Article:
The youth organization Legacy LA holding a listening session about the new Youth Development Department over Zoom

Legacy LA, one of the youth organizations involved in the Invest in Youth Coalition, holding a listening session over Zoom. (Photo courtesy of Legacy LA)

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L.A.’s newest project? A youth development department

For seven years, L.A. youth organizations have pushed for the creation of a youth development department within the city. They’ve met with city council members and organized rallies with students across the county.   Now, it’s finally happening.  After months of council discussion, the department was approved in April, meaning that the City of LA is…
<a href="https://highschool.latimes.com/author/pzarceno/" target="_self">Payton Zarceno</a>

Payton Zarceno

July 27, 2021

For seven years, L.A. youth organizations have pushed for the creation of a youth development department within the city. They’ve met with city council members and organized rallies with students across the county.  

Now, it’s finally happening. 

After months of council discussion, the department was approved in April, meaning that the City of LA is now beginning the process of outlining and blueprinting what it will look like.

“I hope to see a lot of these department leads and adults use this opportunity to eliminate a lot of these barriers that youth face — things like political jargon, or even college applications,” said Monica Rodriguez, who serves as a student board representative for the Youth Development task force on the project.

The youth development department will centralize the city’s resources for 800,000 youth in the city, providing teens and children between ages 10 and 25 access to services such as career preparation, youth counseling and leadership programs, according to Lou Calanche, founder of youth organization Legacy LA, which had been pushing for the department since 2014. The new department will merge the youth programs currently available across the City of LA’s 26 different departments.

“A more personal goal of mine for the department is to really sit down and talk to the youth of L.A. and hear their stories, and understand directly from them, from those that are receiving services from the city, are we doing a good job?” said Lisa Salazar, who was brought on as interim executive director of the youth development department in July. 

The department was a significant win for many youth activists. Since October 2018, more than 300 students across the City of LA had come together to form the Invest in Youth Coalition, with support from other L.A. County groups, to push for a centralized youth development that would listen to youth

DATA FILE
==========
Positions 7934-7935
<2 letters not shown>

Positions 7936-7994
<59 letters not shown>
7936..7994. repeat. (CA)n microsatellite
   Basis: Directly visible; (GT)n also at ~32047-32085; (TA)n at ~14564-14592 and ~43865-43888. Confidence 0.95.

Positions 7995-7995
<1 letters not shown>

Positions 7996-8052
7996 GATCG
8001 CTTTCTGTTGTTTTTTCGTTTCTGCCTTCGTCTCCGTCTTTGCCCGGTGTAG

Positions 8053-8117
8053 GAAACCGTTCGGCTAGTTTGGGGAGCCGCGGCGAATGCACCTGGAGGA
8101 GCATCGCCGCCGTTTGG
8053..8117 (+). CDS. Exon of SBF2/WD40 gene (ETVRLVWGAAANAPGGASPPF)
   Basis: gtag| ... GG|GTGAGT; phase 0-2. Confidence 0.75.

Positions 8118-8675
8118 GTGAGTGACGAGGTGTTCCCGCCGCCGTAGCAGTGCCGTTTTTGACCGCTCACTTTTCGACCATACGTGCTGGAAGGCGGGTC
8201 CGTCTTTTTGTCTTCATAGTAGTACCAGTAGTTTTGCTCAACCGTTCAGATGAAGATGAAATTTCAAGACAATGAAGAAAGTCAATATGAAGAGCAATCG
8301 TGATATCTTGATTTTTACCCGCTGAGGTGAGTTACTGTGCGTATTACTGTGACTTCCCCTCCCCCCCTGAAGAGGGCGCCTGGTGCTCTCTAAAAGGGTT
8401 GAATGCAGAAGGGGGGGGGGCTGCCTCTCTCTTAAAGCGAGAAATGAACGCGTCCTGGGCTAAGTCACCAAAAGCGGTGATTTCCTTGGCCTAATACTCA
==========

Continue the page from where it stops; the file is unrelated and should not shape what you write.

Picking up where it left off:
The Invest in Youth Coalition on the steps of L.A. City Hall with Councilwoman Monica Rodriguez. (Photo courtesy of Legacy LA)

voices and invest in their needs. The creation of a Youth Development task force led by councilmember Monica Rodriguez and chaired by Calanche created a blueprint of the new department, hoping the city would follow suit. 

“Really this shows that we have strength in numbers,” said Rodriguez, the student representative. “They have to listen to us because we’re showing up, you know, we’re voices that have to be listened to.”

Student representatives Rodriguez and Michelle Gutierrez said they want to see expansion in areas like mental health, access to technology, and assistance with college applications and career planning. 

“Having a fully funded and fully implemented mental health program within that youth development department would really benefit L.A. city youth,” Gutierrez said. “When you’re really battling a mental illness or struggling with mental health, you’re going to need access to those services and so that’s one program I’m looking forward to seeing.”

Mayor Garcetti has allocated $1.1 million to the department, which will be the sole manager of funding and services surrounding youth-based programs so that funds and manpower can be properly distributed, Salazar said. 

This year, the city will focus on building the department. Salazar is currently the only employee, but she plans to create eight more positions to focus on department outreach.

“I think the opportunities are endless, especially in light of the Olympics coming in 2028,” Salazar said. “They’ve made a commitment upward of $160 million just to support young people in Los Angeles with sports, education, art, so we want to make sure we have a coordinated approach and that we’re maximizing those dollars.”

She said she’s also hoping to develop a strategic three-year plan that will provide direction to city-wide services and make sure that funding is going into the right places. She also hopes to put together a cumulative report of all the city’s youth programs and services to evaluate how many people are receiving those resources.

“We want to make sure we’re being efficient, that we’re all communicating here so that we are meeting the needs of young people,” Salazar said.

Column: Breaking down the uses of lambda

Column: Breaking down the uses of lambda

What is lambda? You may know that it’s the eleventh letter in the Greek alphabet. Perhaps you recall from Physics that it’s the symbol used to represent wavelength in calculations, or you might have heard about it from other places. In C++, a lambda is an expression...